3 Classifications of Mind-Body Methods
You can find hundreds and thousands of mind-body methods and concepts to help you balance body and mind, or to increase your inner awareness and energy flow. Some methods are new; some are older. Some are a combination of several methods all mixed together, and some focus on improving how you do other activities, from everyday stuff like carrying a box to sports performance.
Early Classics: Some of these very early and well-respected mind-body methods are depicted on stone carvings or in ancient texts and date back centuries. Some have been handed down from family to family, or generation to generation, being taught and passed on by master teachers and their apprentices.
They include, for example, the Eastern methods (Yoga, Tai Chi Chuan, and Qigong) and some ethnic dance forms (such as Afro-Haitian dance or Capoiera).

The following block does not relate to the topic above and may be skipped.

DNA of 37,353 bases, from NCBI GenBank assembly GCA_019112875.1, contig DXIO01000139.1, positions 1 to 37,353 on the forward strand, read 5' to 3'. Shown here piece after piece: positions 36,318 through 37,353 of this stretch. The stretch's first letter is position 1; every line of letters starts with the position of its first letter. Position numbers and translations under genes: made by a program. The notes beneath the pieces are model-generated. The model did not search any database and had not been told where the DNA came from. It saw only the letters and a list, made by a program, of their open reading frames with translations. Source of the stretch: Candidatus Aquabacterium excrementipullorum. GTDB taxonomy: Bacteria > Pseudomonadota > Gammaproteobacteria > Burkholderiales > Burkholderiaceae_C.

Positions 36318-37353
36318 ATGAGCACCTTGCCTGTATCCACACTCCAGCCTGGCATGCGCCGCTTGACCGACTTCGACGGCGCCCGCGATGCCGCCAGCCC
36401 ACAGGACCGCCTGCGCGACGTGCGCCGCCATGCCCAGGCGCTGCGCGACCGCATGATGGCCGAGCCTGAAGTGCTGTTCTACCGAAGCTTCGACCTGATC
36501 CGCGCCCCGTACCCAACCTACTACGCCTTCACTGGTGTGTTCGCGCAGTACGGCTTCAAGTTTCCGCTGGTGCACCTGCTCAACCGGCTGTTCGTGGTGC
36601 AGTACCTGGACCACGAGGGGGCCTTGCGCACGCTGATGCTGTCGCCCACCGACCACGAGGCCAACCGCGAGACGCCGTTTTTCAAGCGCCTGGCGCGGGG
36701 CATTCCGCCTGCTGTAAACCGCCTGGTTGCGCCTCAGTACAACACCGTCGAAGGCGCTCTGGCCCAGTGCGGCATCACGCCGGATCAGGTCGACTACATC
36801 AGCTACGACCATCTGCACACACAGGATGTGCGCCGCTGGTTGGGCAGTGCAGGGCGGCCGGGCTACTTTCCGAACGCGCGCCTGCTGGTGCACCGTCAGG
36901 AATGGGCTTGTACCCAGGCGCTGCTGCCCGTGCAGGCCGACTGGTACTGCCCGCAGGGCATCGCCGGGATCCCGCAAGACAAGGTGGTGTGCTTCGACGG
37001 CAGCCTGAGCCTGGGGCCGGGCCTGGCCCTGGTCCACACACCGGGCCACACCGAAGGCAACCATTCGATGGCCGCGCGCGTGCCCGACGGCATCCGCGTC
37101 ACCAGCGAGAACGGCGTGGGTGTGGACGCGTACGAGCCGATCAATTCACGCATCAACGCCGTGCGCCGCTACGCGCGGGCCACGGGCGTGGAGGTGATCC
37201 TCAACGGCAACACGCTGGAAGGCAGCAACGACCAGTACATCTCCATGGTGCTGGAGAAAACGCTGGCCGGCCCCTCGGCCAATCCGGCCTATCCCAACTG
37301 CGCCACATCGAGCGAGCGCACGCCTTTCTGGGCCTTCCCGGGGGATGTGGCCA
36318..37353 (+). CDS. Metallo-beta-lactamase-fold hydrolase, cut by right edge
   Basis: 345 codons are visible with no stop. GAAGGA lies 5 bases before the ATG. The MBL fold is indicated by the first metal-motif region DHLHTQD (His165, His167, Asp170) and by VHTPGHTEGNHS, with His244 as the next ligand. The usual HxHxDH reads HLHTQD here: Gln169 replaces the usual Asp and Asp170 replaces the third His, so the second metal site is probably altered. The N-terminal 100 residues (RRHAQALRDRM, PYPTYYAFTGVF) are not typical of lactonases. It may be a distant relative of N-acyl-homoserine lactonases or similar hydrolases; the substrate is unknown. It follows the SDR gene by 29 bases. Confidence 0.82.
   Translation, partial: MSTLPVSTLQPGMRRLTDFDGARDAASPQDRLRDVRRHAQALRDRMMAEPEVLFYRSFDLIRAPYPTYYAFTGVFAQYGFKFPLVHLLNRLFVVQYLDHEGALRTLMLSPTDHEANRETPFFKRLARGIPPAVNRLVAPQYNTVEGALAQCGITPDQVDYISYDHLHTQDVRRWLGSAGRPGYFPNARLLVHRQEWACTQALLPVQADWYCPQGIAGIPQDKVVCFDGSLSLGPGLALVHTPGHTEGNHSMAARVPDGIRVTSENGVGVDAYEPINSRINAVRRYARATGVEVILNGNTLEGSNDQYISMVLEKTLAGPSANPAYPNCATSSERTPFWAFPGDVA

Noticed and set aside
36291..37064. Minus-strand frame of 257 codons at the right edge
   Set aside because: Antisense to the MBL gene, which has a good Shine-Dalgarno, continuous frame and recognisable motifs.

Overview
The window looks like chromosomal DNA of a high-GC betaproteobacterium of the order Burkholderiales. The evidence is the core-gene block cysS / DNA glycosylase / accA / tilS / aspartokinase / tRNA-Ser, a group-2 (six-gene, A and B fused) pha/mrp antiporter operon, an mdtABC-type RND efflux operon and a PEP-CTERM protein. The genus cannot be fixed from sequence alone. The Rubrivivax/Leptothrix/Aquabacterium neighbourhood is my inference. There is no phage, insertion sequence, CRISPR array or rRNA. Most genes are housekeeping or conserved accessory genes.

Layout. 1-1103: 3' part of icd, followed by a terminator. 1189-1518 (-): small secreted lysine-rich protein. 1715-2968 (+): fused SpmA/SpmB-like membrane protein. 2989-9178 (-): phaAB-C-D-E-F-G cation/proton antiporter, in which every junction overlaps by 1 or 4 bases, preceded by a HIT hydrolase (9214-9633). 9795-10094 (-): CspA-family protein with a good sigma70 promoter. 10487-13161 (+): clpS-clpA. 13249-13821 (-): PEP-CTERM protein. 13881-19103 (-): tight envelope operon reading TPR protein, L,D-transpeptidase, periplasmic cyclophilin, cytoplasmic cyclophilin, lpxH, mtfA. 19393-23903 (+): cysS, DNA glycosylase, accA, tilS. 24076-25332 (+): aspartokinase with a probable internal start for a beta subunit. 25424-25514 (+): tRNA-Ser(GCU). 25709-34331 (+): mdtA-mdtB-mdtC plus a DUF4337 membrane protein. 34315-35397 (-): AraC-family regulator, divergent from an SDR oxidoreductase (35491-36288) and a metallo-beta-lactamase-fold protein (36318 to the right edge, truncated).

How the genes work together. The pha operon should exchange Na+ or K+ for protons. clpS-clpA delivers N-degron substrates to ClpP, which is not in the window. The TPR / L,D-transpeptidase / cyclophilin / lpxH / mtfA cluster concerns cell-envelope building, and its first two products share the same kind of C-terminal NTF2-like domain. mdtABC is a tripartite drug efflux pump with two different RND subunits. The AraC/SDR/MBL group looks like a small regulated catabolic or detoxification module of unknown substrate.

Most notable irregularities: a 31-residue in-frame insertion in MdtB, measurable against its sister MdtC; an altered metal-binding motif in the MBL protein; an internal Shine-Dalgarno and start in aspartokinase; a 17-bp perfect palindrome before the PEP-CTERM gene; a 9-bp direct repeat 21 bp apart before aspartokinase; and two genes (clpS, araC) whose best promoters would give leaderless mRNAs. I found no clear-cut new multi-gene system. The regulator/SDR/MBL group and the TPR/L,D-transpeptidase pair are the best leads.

Modern Classics: These forms date back 50–100 years or so. They tend to be very analytical, and so may help you do other things better, including other mind-body methods, because of their emphasis on focusing and becoming aware of very specific muscular movements. The concepts are often used by today’s generation as it comes up with other contemporary methods.
Modern Classics include Pilates, as well as Feldenkrais, Alexander, and Laban.
New Kids: These mostly composite and contemporary mind-body forms draw from Early and Modern classic methods. They also draw on free-form movements and dance. Some are just a few years old. Some date back just to the 1980s or 1990s.
New ones spring up each year all over the world to help satisfy one person’s needs (who then sees the applications for others) or by a teacher to fill a need they see in his or her students’ fitness. They vary in their focus on mindful involvement, breath, and movement. New Kids include NIA, Chi Ball, and Body Rolling.